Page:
MOVIE REVIEW: ‘Southbound’ Is A Decent Grab Bag Of Horror Cinema

southbound feature

Film: Southbound
Directed by: Roxanne Benjamin, Radio Silence, David Bruckner, Patrick Horvath
Starring: Mather Zickel, Chad Villella, Matt Bettinelli-Opin, Larry Fessenden

The road to redemption is filled with potholes like demons, satanic cults, and masked villains. That much we’ve learned from the horror genre up until now, right? Southbound takes those familiar genre stamps for face value, delivering themes like fighting with your past in an incredibly blunt way—so blunt that a DJ (the legendary Larry Fessenden) croons out things that mirror those themes, just to make things a bit more clear. Underneath the heavy-handedness are a few morsels of inspired genre fun, though. Southbound, like many anthology horror features, is hit and miss based on each segment.

From Roxanne Benjamin, David Bruckner, Patrick Horvath and the Radio Silence team comes five interlocking tales stretched over one dark patch of desert highway. Two men try to escape from a desolate town, only to find out they’re stuck in a surreal loop. Three friends pop one of their tires on a roadtrip and find themselves on the receiving end of one creepy couple’s mysticism. A man hits a girl with his car and is forced to take desperate measures to save her. A man tries to save his sister from a cult, only to find that she’s in too deep. And finally, an idyllic family weekend turns into unspeakable horror when a man, his wife and daughter all become subjects of a gang of violent stalkers.

There’s this overarching thing in the narrative where no matter how much a character atones for what they’ve done, they still get what’s coming to them, and maybe worse. A nice sentiment, of course, but that kind of narrative insistence drives the five stories to pretty dark places. All of the stories interlock in such a way that they smoothly transition from one to the other. A nice trick, sure, but it helps to build up a sense of claustrophobia despite the long stretch of highway that most of the tales take place on.

Radio Silence’s introduction “The Way Out” focuses on Mitch (Chad Villella) and Jack (Matt Bettinelli-Opin), two bloodied-up friends who get followed by deadly creatures while travelling through some desolate part of town. The concept is simple: Show that things aren’t all right by slowly shoving weird things at the characters. Then, build all of that up to some shocking climax. The climax is fine, the build up is fine. It’s all fine. A familiar concept done familiarly.

southbound siren

“Siren” is the second feature, directed by Roxanne Benjamin. A trio of girls (Hannah Marks, Fabianne Therese, and Nathalie Love) in a band get invited into a couple’s home after their tire blows out on their van. Things take a turn for the weird when two of the girls start showing symptoms of sickness and obedience to the couple. When things start getting weird in this, the peculiarities feel staid instead of interesting. Like if you just started twitching for no reason just to get a reaction out of your friends. Anyway though, Benjamin does a really good job at dropping the hammer towards the end.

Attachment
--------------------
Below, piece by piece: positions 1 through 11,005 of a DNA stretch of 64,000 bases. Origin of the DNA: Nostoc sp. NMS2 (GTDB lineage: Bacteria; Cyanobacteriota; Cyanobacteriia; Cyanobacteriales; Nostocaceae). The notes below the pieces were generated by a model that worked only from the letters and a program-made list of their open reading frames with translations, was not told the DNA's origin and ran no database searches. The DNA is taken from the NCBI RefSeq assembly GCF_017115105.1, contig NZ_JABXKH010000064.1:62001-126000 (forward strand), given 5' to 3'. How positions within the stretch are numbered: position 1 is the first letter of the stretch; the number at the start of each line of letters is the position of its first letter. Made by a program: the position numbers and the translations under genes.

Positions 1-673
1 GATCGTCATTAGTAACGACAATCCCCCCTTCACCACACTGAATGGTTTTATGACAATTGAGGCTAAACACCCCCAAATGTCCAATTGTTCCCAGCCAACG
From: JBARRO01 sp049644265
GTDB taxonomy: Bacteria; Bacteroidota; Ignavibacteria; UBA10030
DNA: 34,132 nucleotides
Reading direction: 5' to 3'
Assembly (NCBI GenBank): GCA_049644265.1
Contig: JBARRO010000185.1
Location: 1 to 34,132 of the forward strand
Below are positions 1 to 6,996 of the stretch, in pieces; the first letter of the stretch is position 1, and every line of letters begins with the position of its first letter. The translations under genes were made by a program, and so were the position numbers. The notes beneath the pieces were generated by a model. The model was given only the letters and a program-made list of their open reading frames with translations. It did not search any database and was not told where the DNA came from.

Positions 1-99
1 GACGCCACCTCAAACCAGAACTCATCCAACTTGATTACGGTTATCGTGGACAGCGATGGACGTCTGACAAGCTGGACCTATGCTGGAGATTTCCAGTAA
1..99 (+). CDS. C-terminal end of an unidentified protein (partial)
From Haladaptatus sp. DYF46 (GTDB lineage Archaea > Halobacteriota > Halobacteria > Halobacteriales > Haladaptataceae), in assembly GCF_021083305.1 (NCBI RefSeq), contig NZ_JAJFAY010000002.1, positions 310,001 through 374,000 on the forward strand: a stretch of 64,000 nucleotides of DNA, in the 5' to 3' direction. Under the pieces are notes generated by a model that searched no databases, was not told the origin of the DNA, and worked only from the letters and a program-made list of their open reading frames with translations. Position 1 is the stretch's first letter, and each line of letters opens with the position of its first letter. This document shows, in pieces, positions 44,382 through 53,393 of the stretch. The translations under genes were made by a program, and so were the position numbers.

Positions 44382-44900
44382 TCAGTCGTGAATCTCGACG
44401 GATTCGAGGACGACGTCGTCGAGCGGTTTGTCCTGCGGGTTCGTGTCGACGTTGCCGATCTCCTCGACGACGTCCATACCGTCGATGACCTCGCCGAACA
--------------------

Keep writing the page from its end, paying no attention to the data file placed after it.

“The Accident,” the third (and my favorite) vignette, starts off with Lucas (Mather Zickel) hitting a girl with his car and proceeding to do everything in his power to save her life. With 911 on the phone, Lucas is forced (?) to operate on the girl after stumbling upon a deserted hospital. Zickel is in top form here in a story somewhat mirroring Craig Zobel’s infuriating 2012 film, Compliance. That line between doing what people say and making independent decisions in dire situations is constantly crossed and it’s a romp to see Lucas try to come out of everything morally unscathed.

“Jailbreak,” Patrick Horvath’s entry into the series, is probably the most twisted of the five tales. Danny’s (David Yow) search for his sister, Jesse (Tipper Newton), unveils a pretty violent sect of supernatural beings. It’s dirty, bloody, and really couldn’t give a care about anyone getting out alive in the story. That kind of filth is welcome in a series of tales mostly interested in certain people’s plights.

southbound way out

The last feature, “The Way Out,” also directed by Radio Silence, turns everything into torture porn. Whether or not you want to endure people being sadistically tortured after the first four features is a big question for you to answer. Luckily though, the Radio Silence team has such a firm grip on the material that I can’t imagine anyone else wrapping up this series as well as they did. If you think this is a “calm after the storm” kind of vignette, then you’d be terribly mistaken.

Southbound, as it stands, is a series of shorts ranging from okay to decent. If the purpose of the project was for up-and-coming directors to show off that they can handle a concept, then most of the people behind these shorts should hopefully have narrative projects lined up. If you’re looking for something that breaks the mold and offers something unique in anthology horror, then you should probably skip this.

GRADE: C

Sam Cohen

Sam Cohen is that guy you can't have a conversation with without bringing up Michael Mann. He is also incapable of separating himself from his teenage angst (looking at you, Yellowcard). Read on as he tries to formulate words about movies!
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